Increasingly, designers will also need to be system thinkers. As we consider the fields of advanced robotics, synthetic biology, or wearable technology, the design of the ecosystem will be just as important as the design of the product or service itself.
A good example of such a product is Mimo, a next-generation baby-monitoring service that goes far beyond the usual audio and video capabilities in soothing the anxieties of new parents. A startup company led by a group of MIT engineering grads called Rest Devices has created an ingenious baby “onesie.” It’s a connected product that delivers a stream of data including temperature, body position, and respiration information, ensuring that mom and dad are fully versed in the minutiae of their offspring. What at first glance might seem like the enablement of over-parenting paranoia, could, in fact, also provide valuable scientific data, particularly given that crib death or SIDS (Sudden Infant Death Syndrome) is a phenomenon that is still not fully understood.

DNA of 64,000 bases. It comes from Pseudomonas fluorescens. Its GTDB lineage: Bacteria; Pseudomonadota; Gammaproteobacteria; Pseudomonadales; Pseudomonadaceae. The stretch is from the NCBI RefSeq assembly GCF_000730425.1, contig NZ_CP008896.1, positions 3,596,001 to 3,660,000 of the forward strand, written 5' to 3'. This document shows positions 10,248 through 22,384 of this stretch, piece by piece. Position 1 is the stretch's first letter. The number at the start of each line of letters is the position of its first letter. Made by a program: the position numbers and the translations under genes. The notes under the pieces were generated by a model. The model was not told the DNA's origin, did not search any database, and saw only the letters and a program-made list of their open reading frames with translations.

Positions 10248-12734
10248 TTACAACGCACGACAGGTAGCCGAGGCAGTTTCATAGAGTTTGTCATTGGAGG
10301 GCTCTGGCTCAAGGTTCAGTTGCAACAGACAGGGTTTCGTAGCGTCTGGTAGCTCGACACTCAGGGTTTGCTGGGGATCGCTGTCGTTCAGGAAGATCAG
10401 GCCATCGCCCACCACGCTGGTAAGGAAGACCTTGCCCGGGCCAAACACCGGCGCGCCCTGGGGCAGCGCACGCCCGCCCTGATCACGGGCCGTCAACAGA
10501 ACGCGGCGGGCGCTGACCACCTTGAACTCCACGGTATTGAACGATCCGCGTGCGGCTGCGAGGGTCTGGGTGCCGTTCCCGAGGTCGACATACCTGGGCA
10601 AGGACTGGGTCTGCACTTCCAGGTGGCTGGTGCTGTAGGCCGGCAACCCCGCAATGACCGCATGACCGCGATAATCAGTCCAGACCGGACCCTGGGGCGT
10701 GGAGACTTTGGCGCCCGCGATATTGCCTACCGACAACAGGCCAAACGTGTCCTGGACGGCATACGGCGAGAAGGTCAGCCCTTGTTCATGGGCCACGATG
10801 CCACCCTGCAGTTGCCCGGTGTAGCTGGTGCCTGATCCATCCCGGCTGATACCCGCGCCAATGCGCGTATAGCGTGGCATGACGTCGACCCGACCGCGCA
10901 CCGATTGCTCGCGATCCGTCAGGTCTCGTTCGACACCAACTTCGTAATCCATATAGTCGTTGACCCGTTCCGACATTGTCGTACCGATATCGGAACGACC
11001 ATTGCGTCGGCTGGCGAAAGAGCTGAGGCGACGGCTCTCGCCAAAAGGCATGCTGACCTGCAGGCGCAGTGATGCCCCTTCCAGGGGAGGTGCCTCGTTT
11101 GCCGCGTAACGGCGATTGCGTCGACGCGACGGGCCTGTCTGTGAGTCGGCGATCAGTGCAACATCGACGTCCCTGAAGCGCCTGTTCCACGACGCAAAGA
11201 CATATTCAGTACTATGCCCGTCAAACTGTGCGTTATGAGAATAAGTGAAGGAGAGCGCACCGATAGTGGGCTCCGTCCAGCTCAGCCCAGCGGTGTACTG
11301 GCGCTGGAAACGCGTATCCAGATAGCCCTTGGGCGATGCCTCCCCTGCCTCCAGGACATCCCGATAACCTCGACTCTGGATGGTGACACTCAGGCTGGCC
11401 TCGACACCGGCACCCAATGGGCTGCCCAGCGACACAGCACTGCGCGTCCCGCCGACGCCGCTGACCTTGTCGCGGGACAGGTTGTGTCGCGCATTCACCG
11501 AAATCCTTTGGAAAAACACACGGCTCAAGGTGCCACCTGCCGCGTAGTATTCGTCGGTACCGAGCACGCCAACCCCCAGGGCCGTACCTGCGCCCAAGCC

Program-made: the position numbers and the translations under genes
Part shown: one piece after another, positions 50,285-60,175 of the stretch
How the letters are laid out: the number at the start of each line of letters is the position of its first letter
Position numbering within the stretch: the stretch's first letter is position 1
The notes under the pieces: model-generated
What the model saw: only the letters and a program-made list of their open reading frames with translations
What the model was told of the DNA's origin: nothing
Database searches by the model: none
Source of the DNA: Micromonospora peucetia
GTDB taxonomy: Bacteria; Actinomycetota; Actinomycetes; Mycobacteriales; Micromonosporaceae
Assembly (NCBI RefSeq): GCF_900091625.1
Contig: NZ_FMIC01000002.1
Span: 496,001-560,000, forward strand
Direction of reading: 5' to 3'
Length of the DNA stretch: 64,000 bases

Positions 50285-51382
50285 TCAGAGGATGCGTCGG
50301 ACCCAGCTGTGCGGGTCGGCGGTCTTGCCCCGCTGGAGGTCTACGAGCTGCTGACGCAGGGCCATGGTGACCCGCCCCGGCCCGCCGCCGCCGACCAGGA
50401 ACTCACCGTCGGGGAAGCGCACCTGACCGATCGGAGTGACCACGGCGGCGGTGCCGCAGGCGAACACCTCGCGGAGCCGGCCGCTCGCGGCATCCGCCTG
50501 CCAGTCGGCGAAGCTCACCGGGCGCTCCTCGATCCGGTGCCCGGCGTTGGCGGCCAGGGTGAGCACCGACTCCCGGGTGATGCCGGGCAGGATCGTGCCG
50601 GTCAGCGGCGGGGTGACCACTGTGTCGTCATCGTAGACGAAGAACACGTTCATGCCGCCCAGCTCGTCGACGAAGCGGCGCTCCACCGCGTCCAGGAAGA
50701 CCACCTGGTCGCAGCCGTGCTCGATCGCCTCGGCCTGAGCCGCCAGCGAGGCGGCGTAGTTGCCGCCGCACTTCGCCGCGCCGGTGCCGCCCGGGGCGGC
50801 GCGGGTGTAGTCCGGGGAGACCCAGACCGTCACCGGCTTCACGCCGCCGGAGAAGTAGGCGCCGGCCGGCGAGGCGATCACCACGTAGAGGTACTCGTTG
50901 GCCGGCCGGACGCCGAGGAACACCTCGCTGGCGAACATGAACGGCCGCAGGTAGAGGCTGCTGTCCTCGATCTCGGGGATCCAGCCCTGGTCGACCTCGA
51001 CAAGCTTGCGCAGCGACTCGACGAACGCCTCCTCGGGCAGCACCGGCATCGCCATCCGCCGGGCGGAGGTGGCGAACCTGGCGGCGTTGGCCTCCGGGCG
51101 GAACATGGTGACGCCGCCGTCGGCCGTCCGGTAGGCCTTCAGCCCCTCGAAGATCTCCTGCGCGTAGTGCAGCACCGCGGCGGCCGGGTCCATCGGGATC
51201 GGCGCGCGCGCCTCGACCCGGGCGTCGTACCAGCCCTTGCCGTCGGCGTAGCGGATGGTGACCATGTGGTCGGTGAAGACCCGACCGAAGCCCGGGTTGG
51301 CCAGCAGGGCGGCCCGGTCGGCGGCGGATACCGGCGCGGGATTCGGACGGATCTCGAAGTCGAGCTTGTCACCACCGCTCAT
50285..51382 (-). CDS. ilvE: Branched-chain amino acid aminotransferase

From a design perspective, a company such as Rest Devices has a range of needs typical of those startups in the budding wearable technologies industry. The onesie itself must be designed for both functional and aesthetic elements — a mixture of industrial design for the “turtle” on-body device that houses the sensor and the fashion design of the garment itself. The mobile software application that provides the data interface requires interaction design and visual design — not to mention the UX design of the total system, which must be optimized for setup and navigation by nervous parents. Whether one person or many provide these different design skills for Rest Devices, it’s clear that at every point at which people touch the technology, there is ample opportunity for the interaction to be carefully examined and optimized in relation to the entire ecosystem. In this way the Mimo is a good example of the first wave of wearable technology. Like the Nike FuelBand, the Fitbit, and even the Recon heads-up ski display, these wearables represent technology embedded into the infrastructure of our lives in a way never before seen. But the magic of the consumer experience of these products is only possible through the design of a complete, and hopefully seamless, ecosystem.